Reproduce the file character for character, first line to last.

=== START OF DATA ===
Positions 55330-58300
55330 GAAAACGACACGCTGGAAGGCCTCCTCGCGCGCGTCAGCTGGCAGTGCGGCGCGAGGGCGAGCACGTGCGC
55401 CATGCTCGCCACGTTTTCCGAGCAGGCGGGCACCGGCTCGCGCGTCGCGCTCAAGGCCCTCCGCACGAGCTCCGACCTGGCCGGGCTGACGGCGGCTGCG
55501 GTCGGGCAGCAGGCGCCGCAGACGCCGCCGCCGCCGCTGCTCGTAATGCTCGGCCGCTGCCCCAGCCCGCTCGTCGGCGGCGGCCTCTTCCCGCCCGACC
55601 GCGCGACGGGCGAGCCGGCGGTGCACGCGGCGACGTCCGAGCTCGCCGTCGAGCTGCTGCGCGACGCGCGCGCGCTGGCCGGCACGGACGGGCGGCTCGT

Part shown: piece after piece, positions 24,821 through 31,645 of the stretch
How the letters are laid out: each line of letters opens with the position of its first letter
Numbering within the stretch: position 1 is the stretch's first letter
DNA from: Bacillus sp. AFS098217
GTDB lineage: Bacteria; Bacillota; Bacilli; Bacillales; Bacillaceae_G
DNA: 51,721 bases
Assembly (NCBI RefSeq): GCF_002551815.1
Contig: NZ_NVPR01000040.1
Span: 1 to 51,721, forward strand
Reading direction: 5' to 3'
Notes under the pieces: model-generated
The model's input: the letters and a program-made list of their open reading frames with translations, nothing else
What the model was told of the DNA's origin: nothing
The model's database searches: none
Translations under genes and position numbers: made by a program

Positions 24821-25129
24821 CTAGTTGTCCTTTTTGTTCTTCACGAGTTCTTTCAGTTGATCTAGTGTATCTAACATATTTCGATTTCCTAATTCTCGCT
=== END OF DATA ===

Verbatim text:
Positions 55330-58300
55330 GAAAACGACACGCTGGAAGGCCTCCTCGCGCGCGTCAGCTGGCAGTGCGGCGCGAGGGCGAGCACGTGCGC
55401 CATGCTCGCCACGTTTTCCGAGCAGGCGGGCACCGGCTCGCGCGTCGCGCTCAAGGCCCTCCGCACGAGCTCCGACCTGGCCGGGCTGACGGCGGCTGCG
55501 GTCGGGCAGCAGGCGCCGCAGACGCCGCCGCCGCCGCTGCTCGTAATGCTCGGCCGCTGCCCCAGCCCGCTCGTCGGCGGCGGCCTCTTCCCGCCCGACC
55601 GCGCGACGGGCGAGCCGGCGGTGCACGCGGCGACGTCCGAGCTCGCCGTCGAGCTGCTGCGCGACGCGCGCGCGCTGGCCGGCACGGACGGGCGGCTCGT

Part shown: piece after piece, positions 24,821 through 31,645 of the stretch
How the letters are laid out: each line of letters opens with the position of its first letter
Numbering within the stretch: position 1 is the stretch's first letter
DNA from: Bacillus sp. AFS098217
GTDB lineage: Bacteria; Bacillota; Bacilli; Bacillales; Bacillaceae_G
DNA: 51,721 bases
Assembly (NCBI RefSeq): GCF_002551815.1
Contig: NZ_NVPR01000040.1
Span: 1 to 51,721, forward strand
Reading direction: 5' to 3'
Notes under the pieces: model-generated
The model's input: the letters and a program-made list of their open reading frames with translations, nothing else
What the model was told of the DNA's origin: nothing
The model's database searches: none
Translations under genes and position numbers: made by a program

Positions 24821-25129
24821 CTAGTTGTCCTTTTTGTTCTTCACGAGTTCTTTCAGTTGATCTAGTGTATCTAACATATTTCGATTTCCTAATTCTCGCT